New Agency Helps Us All

As a city, New Orleans is no stranger to overcoming obstacles. Our location on the Gulf Coast makes us primed for climate disasters. The pandemic took its toll not only on our residents but also on our economy.  The hospitality industry was to shut down. And countless employees found themselves suddenly out of work. But one organization stepped up. Resilience Force created a jobs program that many believe can serve as a national model.

                                Resilience Force, founded by Saket Soni in 2018, is the national voice of the rising Resilience Workforce.  Millions of people work and develop the expertise to make it possible for people to return home after disasters. Resilience Force works on the frontlines of climate change and COVID-19 relief. They advocate for the creation of good, stable jobs. They make cities and communities more resilient and adaptive in the face of worsening climate disasters.

                                As an early epicenter of the COVID-19 pandemic, New Orleanians were at the forefront of an unprecedented public health and economic crisis. Seeing the critical need presented by COVID-19, Resilience Force and the City of New Orleans partnered to design and launch the New Orleans Resilience Corps.  NORC is a culturally competent and accessible health care and jobs program designed to support immediate and long-term recovery for communities most impacted by the pandemic. Soni recruited long-time labor leader LaTanja Silvester to launch the NOLA Resilience Corps.

Resilience Force

                                The Resilience Force leveraged support from The Rockefeller Foundation, Open Society Foundations, and Ford Foundation. Also they collaborated closely with the Louisiana Department of Health,  the New Orleans Health Department, and Mayor’s Office of Workforce Development to unlock federal funds. These funds started a program to train local residents to be community health workers. These jobs served as crucial public health infrastructure for the City of New Orleans. The jobs pay a living wage and create pathways to further professional opportunities.

                                The programs focus on support for the communities that have the greatest need including Gentilly, New Orleans East/Michoud, Hollygrove, The 7th Ward, and Algiers. The Resilience Corps performed critical functions in limiting the spread of COVID-19. They coordinate with contact tracers, conduct door-to-door canvassing and wellness checks, deliver food and hygiene kits, connect residents with city and state services, and more.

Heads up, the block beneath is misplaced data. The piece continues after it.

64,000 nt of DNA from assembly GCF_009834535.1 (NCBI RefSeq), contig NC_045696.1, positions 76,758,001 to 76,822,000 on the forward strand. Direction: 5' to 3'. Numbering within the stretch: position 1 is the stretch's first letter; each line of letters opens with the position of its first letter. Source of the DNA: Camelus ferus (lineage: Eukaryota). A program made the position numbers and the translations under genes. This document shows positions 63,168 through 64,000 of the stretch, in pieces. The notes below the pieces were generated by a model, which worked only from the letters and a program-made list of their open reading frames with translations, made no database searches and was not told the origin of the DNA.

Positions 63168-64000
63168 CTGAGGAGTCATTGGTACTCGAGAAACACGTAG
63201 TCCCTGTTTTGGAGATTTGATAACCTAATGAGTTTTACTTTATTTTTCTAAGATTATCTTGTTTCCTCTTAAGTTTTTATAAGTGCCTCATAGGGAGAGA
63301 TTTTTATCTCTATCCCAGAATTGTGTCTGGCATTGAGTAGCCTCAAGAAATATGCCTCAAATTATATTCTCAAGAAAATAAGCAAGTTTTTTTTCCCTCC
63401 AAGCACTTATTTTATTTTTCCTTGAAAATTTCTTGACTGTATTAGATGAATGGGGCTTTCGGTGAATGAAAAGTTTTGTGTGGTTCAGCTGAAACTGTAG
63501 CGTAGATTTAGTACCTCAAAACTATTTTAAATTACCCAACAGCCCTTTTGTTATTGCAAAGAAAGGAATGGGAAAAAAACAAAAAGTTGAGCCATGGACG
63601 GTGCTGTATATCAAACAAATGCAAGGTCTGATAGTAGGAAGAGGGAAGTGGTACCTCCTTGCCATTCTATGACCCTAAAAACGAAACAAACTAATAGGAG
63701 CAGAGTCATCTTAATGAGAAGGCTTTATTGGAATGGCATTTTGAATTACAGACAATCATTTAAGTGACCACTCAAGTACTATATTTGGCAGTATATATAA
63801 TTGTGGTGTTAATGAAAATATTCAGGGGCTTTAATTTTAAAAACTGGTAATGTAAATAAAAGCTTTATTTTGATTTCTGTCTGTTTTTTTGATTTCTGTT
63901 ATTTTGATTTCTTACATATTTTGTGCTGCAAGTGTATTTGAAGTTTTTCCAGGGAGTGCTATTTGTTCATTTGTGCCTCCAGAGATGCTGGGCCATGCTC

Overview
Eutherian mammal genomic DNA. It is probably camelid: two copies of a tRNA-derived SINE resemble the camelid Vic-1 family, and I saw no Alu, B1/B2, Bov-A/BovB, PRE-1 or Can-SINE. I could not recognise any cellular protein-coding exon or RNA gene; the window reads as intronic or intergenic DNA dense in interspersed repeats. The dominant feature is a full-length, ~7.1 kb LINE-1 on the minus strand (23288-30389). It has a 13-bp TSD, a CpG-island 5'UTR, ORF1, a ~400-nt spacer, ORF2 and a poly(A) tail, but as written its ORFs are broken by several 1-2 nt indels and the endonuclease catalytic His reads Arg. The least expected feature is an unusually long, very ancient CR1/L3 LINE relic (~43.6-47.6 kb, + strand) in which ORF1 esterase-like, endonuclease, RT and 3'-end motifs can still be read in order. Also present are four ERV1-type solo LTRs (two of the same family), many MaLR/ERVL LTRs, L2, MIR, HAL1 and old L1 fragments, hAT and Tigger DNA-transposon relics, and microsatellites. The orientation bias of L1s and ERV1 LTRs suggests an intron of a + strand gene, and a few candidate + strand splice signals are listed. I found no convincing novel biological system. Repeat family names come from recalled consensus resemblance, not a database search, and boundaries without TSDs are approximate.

“We’re proud to be building the first Resilience Corps in New Orleans. The Resilience Corps creates a path to long term careers for those hardest hit by COVID-19 and unemployment—and those who will be impacted by the climate disasters to come,” said Soni.

                                The Resilience Corps model is designed to be replicated in communities across the country. It aims to bridge the “resilience divide” – economic and racial inequalities. These inequalities exist because of the lack of support and resources local, state, and federal governments give to Black and Brown communities to prepare for and recover from disaster. The COVID-19 pandemic has disproportionately impacted these communities. The pandemic is the most recent and dramatic proof that the resilience divide is an urgent national crisis.

Local Women Leads A Great New Program

                                Spearheaded by New Orleans native, LaTanja Silvester, the program has been well received by community leaders and residents alike. Ms. Silvester draws upon years of experience.  As the former head of the SEIU, Silvester knows our community.  She works daily with New Orleanians across town. Silvester has developed community leaders. She trains and motivates her leaders to listen to our people.  Her network has a pulse on the needs of the community because they are actually in the community.

                                “It’s been incredibly rewarding to see both the opportunities we’re able to create with jobs, and the ways in which we’re impacting people’s lives through our work,” Silvester stated. “Because we’re working with members of each community we’re able to not only gain access but also trust almost immediately. Our community health workers know these people because they are their neighbors, friends and family. That personal connection has made all of the difference when it comes to moving the needle and enacting change.”

                                The New Orleans Resilience Corps has been able to support 15 community health workers through the first 6 months of the pilot. In those initial 6 months, they have reached over 10,000 door-to-door contacts since October. Since December,  they delivered over 1,200 hours of food and supply deliveries to COVID exposed households .  And our work has increased trust and accessibility for testing sites amongst Black and Latinx communities.   61% of the total community members were tested in key areas.

                                “This pilot is an example of how communities facing disaster can get those who have been economically impacted back to work by providing them with the good paying jobs that are essential to recovery – whether that’s as Community Health Workers who can address the public health needs of COVID-19 or rebuilders who fix homes after hurricanes,” Soni added. “Programs like this one are crucial to recovery as they compensate and protect workers, an important first step to building a more secure and resilient America. The New Orleans Resilience Corps is an example of the nonprofit and philanthropic sectors joining forces with local governments to step up and take action.”

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